Self-Care While Dating A Sexual Assault Survivor

When my ex-boyfriend (current boyfriend at the time) told me that he was raped, I held him. He cried, and I comforted. It was like that for a while. We were together for years, and I got used to the crying fits. I expected it. I even expected the anger. Anger at the person who raped him. Anger at his parents for doubting him when he finally built up the courage to tell them. Anger at society for telling him “men can’t get raped.” What I did not expect was anger at me, misdirected anger.

Don’t Put Your Own Needs Aside

Even though it was not my fault that he got raped, I was the closest person to my ex-boyfriend when we were together. I was the person that he interacted with on a daily basis. And so, I became the victim of his anger. It was not intentional. I knew that then, and I know that now. There are many posts on how to take care of a sexual assault survivor, as there should be. However, I want to focus on how to take care of yourself when dating a male sexual assault survivor because it is something I don’t see addressed often.


When something bad happens to someone, sometimes they don’t know how to deal with the pain, so they take it out on others. This is what happened in my relationship. My ex-boyfriend didn’t mean to take his pain out on me, but the fact is he did. I wish I had put my foot down sooner. I wish I was had told him he couldn’t treat me badly just because of his trauma. I let things slide. Repeated cheating and lying were some of the main things I kept sweeping under the rug because I knew that hypersexuality can occur after someone is raped. Letting things slide only made things worse, though. Just because someone is hurting doesn’t make it okay to hurt others.

Having A Mental Illness Is Not An Excuse For Bad Behavior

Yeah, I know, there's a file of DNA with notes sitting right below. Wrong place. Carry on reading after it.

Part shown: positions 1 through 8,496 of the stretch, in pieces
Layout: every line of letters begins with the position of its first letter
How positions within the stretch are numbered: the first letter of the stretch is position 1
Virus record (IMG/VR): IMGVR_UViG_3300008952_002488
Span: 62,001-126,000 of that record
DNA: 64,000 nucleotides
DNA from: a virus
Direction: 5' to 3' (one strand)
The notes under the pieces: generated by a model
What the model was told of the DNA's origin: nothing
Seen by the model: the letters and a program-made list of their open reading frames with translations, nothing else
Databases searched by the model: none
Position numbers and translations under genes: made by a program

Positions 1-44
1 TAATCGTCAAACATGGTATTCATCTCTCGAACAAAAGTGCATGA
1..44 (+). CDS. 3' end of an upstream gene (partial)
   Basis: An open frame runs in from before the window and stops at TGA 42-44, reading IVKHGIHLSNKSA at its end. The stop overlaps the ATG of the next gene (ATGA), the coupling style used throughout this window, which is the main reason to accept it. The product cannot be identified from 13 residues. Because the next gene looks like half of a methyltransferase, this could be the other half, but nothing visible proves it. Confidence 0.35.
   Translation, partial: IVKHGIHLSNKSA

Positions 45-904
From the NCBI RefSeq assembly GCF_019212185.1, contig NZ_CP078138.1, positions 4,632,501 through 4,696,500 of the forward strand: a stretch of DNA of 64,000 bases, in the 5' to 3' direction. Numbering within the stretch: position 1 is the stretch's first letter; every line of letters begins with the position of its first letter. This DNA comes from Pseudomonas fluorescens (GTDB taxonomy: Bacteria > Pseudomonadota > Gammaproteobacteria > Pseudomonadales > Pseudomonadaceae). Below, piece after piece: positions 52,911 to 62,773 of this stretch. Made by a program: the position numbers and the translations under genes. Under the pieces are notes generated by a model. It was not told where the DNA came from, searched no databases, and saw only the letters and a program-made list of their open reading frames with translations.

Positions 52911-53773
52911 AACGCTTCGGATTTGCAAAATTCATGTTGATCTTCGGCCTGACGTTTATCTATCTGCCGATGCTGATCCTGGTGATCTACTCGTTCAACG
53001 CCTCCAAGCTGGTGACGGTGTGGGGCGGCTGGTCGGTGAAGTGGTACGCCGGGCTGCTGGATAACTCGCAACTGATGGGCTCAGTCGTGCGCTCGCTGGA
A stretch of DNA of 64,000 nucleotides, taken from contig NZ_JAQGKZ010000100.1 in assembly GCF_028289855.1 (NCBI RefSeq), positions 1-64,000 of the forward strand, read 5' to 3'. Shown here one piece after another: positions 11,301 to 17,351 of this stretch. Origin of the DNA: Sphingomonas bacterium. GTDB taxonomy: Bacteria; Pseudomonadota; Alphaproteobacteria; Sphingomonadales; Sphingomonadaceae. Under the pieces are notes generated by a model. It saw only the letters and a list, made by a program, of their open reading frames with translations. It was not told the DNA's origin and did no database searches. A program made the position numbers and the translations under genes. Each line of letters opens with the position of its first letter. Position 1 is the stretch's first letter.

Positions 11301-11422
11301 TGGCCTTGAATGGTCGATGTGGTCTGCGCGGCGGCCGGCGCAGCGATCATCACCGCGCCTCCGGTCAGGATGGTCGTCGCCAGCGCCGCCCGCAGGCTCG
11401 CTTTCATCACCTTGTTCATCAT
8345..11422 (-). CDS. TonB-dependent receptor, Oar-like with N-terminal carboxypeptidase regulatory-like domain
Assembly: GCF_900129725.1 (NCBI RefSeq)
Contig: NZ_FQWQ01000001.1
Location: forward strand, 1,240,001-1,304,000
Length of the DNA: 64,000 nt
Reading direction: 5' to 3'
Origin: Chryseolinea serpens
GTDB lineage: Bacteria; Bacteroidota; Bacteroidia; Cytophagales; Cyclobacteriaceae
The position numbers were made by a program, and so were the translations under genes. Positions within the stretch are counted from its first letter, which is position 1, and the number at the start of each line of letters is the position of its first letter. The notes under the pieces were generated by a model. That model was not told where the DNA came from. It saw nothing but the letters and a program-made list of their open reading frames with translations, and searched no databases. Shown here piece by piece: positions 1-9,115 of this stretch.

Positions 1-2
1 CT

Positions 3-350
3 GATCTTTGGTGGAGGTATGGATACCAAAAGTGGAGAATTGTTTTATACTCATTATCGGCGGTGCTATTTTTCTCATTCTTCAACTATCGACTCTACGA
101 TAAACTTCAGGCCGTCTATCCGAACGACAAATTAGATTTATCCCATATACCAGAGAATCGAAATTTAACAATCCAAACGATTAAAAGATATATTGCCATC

Do not let your partner manipulate you or use their trauma as an excuse for bad behavior. For example, I have schizoaffective disorder. One of the symptoms of my illness is delusions of persecution. Sometimes I get defensive for no reason and think someone is attacking me when they actually aren’t. Just because I can’t help this doesn’t mean it’s not hard to deal with when I become hostile for seemingly no reason. Most of the time, my ex-boyfriend was understanding and calmed me down. But sometimes, understandably, my delusions were hard for my partner to deal with. When things became too much, he needed alone time so I would give him his space even if I was frustrated. I would go visit my sister or go to the library for a little while.

Having a mental illness and/or dealing with trauma is not an excuse for bad behavior. I can’t help having schizoaffective disorder, but if my symptoms are hurting others, it is my responsibility to work on them. My friends and family have the right to tell me when they need a break. Some people can’t handle my symptoms at all, though. They can’t handle me. And they have the right to walk away, just as I had the right to walk away from my ex-boyfriend when he kept hurting me. I did not leave him high and dry, though. I left him in the care of his parents and talk to him on a weekly basis. However, I now have a healthy boundary up between us that keeps him from manipulating and hurting me.


To continue reading, visit Betty’s Battleground.



August is the founder of Survival is a Talent. She is a freelance writer, blogger, and student. She studies creative writing, specializing in poetry and creative nonfiction. She loves sweets and warm weather. You can connect with her on LinkedInTwitterInstagram, and Facebook.


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